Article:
Oscars special: 'Promising Young Woman' and female revenge

Promising Young Woman has been nominated by the Hollywood Academy in the category of best film, among other categories.

Still from the movie 'Promising Young Woman'

We tell you why this film has garnered so much praise from the international press and why it has been considered by the Academy for the Oscar for Best Picture. Photo: YT-Focus Featers

LatinAmerican Post | Gonzalo Schiffer

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Leer en español: Especial Óscars: 'Promising Young Woman' y la venganza femenina

The nomination of this film is quite a surprise since it is the debut of Emerald Fennell, a very talented director who has just started a career behind the camera since within the audiovisual industry she was known for her role as an Actress in the English series, The Crown. In LatinaAmerican Post, we analyze this film with a very clear message of feminism and we tell you why it has garnered so much praise from the international press and the reasons why it has been considered by the Academy for the Oscar for Best Picture.

Promising Young Woman has a plot that seems very simple but that hides a background of a context on gender violence and machismo imposed both in certain sectors of society and in nightlife settings.

The story centers on the protagonist, Cassie, a thirty-year-old, who has dropped out of medical college to work in a cafeteria and at night dedicate herself to a double life: she attends discos and bars and pretends to be drunk to expose the men who take advantage of women who are in this state of loss of mindfulness. Part of her motivation for blaming and humiliating men is related to a traumatic and reprehensible event from the past. It is a painful memory that is discovered little by little in the film, with a lot of verisimilitudes and cinematographic quality to portray it. Actress Carey Mulligan, in the role of Cassie, makes an impressive demonstration about a character broken in the human, very cold to act, ironic and cynical, with a great representation about detachment towards the masculine gender.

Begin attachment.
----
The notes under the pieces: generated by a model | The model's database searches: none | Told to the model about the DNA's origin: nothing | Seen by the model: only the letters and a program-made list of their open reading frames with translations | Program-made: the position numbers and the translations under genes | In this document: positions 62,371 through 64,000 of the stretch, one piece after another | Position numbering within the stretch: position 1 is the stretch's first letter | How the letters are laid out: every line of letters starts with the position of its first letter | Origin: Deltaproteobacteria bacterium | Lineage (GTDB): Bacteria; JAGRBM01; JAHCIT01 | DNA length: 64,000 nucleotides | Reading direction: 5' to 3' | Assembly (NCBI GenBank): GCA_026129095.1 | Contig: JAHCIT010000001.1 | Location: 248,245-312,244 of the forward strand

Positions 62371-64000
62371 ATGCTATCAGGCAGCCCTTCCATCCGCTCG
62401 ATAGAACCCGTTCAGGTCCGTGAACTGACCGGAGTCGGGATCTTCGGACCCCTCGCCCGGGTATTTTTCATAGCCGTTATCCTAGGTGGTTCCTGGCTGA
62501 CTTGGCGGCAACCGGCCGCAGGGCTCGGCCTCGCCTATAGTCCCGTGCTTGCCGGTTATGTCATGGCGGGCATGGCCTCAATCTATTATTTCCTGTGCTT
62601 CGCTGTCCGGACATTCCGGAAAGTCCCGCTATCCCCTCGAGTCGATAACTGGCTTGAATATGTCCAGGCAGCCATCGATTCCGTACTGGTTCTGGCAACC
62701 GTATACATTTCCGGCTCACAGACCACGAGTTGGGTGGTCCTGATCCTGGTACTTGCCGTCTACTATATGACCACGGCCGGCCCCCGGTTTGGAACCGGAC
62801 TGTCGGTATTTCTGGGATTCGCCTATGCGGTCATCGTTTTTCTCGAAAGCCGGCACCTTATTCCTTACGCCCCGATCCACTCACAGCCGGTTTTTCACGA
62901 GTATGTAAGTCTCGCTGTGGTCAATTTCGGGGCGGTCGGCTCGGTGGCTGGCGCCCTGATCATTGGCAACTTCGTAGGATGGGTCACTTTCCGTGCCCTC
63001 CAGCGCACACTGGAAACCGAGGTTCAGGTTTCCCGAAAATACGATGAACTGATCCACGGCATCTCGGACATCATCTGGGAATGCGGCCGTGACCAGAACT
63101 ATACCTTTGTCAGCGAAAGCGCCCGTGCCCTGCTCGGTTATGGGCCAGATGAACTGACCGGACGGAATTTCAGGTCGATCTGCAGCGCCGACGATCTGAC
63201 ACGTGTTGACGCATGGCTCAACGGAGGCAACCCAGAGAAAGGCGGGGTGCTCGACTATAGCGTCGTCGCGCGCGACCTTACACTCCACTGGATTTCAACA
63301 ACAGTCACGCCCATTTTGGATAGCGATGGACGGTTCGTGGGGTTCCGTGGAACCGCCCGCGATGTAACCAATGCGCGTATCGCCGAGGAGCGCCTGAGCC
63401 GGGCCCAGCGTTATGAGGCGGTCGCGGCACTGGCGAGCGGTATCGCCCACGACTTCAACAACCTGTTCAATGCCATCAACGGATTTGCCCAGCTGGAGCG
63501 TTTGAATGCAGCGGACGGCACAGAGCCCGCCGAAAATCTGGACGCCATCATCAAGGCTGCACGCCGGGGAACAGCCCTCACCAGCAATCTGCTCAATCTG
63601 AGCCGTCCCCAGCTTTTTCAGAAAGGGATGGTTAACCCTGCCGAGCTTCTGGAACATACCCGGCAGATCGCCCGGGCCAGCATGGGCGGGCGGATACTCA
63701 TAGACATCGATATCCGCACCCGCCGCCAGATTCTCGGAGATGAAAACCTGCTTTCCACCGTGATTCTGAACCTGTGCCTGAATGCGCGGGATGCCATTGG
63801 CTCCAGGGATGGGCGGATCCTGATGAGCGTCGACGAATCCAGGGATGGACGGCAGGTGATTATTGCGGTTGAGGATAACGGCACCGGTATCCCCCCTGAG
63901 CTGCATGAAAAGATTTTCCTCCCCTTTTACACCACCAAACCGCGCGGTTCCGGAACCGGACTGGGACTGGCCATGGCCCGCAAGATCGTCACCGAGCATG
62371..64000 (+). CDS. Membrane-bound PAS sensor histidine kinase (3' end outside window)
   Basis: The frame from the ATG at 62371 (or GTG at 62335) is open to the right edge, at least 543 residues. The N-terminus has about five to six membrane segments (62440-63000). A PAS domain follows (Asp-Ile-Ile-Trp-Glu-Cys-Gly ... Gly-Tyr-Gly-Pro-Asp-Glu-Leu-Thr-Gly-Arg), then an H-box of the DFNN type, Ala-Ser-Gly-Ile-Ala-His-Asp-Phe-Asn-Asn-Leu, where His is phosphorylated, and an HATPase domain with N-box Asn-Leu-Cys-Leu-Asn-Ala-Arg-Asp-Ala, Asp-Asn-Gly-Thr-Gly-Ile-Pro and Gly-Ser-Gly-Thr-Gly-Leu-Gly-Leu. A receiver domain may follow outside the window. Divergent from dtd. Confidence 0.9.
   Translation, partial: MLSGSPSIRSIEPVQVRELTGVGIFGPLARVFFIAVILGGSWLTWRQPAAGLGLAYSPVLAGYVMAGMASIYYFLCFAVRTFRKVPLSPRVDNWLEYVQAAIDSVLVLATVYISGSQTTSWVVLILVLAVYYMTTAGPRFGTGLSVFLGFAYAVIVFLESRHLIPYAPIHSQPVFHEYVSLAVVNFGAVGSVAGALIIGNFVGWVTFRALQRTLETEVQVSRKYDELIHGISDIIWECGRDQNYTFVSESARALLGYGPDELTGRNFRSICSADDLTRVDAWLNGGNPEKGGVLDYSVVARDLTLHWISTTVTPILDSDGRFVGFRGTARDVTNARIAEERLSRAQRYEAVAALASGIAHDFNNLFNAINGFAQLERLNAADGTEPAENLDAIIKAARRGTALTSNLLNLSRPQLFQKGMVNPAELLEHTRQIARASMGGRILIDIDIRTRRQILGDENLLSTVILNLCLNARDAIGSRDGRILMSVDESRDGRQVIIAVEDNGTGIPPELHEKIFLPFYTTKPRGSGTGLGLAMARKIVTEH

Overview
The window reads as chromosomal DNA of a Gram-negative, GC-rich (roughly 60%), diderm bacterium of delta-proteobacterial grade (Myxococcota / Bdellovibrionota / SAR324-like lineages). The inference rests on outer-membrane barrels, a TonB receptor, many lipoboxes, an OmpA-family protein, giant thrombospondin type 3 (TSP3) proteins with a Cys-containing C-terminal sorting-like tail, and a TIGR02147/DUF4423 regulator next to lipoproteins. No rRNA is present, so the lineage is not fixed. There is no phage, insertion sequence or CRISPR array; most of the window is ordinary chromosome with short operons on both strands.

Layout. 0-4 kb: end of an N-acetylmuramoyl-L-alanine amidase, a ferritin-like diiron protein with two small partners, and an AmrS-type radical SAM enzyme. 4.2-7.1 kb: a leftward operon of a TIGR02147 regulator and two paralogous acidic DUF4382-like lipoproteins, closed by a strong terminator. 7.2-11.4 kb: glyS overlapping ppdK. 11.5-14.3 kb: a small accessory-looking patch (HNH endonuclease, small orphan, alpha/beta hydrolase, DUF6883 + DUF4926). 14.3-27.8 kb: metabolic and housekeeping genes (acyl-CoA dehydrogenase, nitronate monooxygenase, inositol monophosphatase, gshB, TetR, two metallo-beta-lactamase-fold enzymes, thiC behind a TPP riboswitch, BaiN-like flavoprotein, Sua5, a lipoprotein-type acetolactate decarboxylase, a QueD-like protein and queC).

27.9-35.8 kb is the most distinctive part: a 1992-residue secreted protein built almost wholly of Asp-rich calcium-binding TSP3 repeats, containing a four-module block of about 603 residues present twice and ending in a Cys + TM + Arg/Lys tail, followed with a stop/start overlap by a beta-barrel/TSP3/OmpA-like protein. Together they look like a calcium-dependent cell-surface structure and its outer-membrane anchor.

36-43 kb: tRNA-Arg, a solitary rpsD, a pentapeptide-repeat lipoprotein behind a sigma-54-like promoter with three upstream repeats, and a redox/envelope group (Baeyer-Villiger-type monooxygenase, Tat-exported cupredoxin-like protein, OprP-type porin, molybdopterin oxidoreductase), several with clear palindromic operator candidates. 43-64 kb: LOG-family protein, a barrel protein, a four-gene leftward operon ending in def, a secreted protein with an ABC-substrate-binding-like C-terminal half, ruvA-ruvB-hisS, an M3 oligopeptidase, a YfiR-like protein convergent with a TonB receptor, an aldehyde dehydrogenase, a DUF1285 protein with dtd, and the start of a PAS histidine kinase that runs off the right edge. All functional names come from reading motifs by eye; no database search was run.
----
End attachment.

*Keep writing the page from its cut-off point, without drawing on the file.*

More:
Why has the Academy considered you for a nomination?

Emerald Fennell's film transitions very well between different tones in the narrative, from mystery to humor to drama. It is difficult to classify it within a specific genre, but with the advancement of the plot, the story becomes increasingly gloomy and dark, and gives rise to revenge with what is positioned in the dramatic genre completely and leaves those behind. first sequences in a humorous way. There is a very good recreation of male stereotypes, of that North American middle-class sector of men who were previously young people from crazy fraternities without respect for women as a person, treating them as sexual objects, and who in the present have little matured and reconsidered.

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The director's vision is aligned with female empowerment, but without ever trivializing this female struggle, and neither wanting to start with any particular social or political movement, if not that all the director's dramatic intentions are at the service of the narrative and the potential that the plot hides, the potential that resides in the mystery of that painful fact from the past that has Cassie anguished and hurt, while we empathize with her.

Another great success is the fresh handling of rhythm and editing, accompanied by a pleasant aesthetic and fluid work of digital color, this gives the film a high technical level to consolidate a cinematographic production at the height of the Oscars. The film has the achievement of portraying gender violence and the harmful ability of men to take advantage of women in sensitive situations such as drunkenness. It also shows, like an ace up her sleeve, Cassie's lucidity in turning spontaneously from an innocent exposed to danger to a woman with absolute control of the situation and remarkable power to cruelly humiliate and expose true intentions and clichés. extremes of the most basic masculinity, perverse in the sexual and sadly common.